The weighting of the security criteria is done by asking consumers to rank the importance of the nine features. While the report does not explicitly say this, I believe the 1,520 respondents were asked to pick their top three, because the total percentage adds up to 300%. In my opinion, this is a questionable way to do it, because the average end-user is not a security expert. This would be akin to asking a person on the street what safety features are most important in an airplane. I fly a lot, but I have no idea of the relative importance of each feature. The survey should have used a panel of security professionals. 

Scoring

This was also flawed as the scoring in each section was derived from counting the number of features versus meeting the objective of the category. A good way to think about this is that it counted “tick boxes” versus how well those worked. It’s certainly not the most effective way to score, and I’ll elaborate below. 

  • Identity protection: This was the top-ranked feature by users, but the methodology was completely botched. Google scored highest because it had the most identity options, which makes sense because it’s tied to one’s Gmail account. Users can choose between one-time passwords, FIDO, push notifications, and others, where Apple only has two-factor, so Google got the highest score. What’s not told here is that Apple iCloud is the largest and one of the most — if not the most — successful deployment of two-factor security in the industry. With identity, more isn’t always better. Apple also does some interesting things when users have multiple devices; for example, it will inform you if you’re logging into your Mac in San Jose while your phone has just been authenticated in Russia.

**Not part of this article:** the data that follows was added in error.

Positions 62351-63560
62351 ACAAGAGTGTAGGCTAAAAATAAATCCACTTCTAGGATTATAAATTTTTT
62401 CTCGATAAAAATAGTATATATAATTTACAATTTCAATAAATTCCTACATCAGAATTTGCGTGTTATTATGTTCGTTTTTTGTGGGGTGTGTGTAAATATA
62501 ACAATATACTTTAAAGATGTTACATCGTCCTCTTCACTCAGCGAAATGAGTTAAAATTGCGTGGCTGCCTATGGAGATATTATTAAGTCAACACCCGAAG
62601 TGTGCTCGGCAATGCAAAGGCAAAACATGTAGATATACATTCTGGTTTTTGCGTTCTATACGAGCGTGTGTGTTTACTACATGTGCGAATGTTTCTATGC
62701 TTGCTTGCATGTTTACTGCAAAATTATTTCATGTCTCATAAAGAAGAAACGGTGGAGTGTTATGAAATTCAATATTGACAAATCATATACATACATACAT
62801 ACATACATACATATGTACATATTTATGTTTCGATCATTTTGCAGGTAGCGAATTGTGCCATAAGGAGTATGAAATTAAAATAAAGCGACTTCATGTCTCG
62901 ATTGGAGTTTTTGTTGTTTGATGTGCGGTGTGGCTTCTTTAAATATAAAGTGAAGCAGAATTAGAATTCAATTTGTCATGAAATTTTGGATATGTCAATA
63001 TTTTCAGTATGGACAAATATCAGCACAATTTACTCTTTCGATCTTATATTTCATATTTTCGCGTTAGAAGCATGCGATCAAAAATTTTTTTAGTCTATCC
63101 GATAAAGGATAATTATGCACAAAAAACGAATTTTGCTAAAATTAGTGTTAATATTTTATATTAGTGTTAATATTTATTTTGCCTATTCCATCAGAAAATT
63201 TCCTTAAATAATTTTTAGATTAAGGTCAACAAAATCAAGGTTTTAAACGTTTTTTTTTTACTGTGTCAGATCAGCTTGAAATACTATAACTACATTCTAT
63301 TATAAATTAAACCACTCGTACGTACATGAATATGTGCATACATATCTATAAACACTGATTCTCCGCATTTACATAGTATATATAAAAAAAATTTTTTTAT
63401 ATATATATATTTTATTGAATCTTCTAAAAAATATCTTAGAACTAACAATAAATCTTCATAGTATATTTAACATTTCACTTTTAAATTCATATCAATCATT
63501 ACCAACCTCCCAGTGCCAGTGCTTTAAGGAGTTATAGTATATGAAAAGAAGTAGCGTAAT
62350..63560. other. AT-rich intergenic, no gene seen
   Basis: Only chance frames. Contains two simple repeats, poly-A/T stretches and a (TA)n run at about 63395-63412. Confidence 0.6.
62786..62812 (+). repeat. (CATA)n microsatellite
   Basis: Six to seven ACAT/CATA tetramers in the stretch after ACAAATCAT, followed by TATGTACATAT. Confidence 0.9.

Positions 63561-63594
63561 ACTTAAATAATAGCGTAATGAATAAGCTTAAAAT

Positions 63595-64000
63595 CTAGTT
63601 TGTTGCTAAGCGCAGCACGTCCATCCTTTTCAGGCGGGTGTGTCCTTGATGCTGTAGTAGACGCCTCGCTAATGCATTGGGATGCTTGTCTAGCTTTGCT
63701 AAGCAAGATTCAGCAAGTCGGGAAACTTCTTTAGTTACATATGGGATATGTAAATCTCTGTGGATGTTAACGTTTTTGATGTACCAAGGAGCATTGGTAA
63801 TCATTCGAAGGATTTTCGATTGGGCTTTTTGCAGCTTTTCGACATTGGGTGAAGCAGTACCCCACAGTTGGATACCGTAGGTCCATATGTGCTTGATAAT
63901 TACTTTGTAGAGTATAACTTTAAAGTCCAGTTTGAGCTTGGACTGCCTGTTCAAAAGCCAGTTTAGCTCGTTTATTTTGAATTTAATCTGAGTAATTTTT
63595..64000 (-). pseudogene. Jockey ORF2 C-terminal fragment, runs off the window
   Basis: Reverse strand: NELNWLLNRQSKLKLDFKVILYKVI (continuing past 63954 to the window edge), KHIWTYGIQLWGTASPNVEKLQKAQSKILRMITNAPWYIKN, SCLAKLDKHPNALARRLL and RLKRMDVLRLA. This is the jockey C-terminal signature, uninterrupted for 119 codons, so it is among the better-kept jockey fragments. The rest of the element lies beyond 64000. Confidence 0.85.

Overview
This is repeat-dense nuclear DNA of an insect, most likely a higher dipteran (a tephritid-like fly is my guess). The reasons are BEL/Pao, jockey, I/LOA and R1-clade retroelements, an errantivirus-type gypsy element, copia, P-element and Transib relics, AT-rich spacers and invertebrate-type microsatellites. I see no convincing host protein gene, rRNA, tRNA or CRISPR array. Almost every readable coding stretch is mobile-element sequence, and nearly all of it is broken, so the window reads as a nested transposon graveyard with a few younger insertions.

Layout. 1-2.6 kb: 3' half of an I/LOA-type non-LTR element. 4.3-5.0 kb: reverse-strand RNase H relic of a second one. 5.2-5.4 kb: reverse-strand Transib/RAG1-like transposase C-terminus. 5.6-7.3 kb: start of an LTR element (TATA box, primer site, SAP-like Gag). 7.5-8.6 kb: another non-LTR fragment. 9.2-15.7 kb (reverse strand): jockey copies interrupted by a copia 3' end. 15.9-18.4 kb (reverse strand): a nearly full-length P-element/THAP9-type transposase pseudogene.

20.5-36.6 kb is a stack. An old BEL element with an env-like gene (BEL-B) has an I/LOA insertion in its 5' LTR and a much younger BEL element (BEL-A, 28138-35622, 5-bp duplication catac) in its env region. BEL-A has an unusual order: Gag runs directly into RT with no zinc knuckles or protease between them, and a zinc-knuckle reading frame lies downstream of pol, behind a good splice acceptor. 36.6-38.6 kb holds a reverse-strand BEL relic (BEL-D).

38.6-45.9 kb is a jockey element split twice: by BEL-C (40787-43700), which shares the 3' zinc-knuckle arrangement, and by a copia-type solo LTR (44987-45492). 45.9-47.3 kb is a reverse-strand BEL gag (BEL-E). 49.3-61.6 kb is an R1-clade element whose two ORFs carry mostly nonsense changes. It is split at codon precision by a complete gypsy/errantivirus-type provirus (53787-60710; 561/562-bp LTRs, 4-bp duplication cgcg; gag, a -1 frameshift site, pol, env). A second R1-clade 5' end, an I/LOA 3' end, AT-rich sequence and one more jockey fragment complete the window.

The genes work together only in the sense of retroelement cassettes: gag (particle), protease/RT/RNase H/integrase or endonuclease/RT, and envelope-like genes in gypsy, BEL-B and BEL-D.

• Security updates: The report takes a curious approach to security updates. One of the criteria is how long the vendor commits to providing security updates. It gives Google Pixel 6 a perfect score as it commits to what it calls “a solid five years’ security update period,” which is the longest of all vendors tested. It grades Apple more harshly because it does not document how long the support period is but then states “Apple devices tend to receive five to six years of support.” It also rewards Google for enabling upgrades via the Google Play store and refers to Apple’s methodology as “monolithic” but doesn’t define what that means. The fact is Apple does have a proven track record of providing updates to over a billion devices in less than a week when it is required to do so, and isn’t that the most important thing?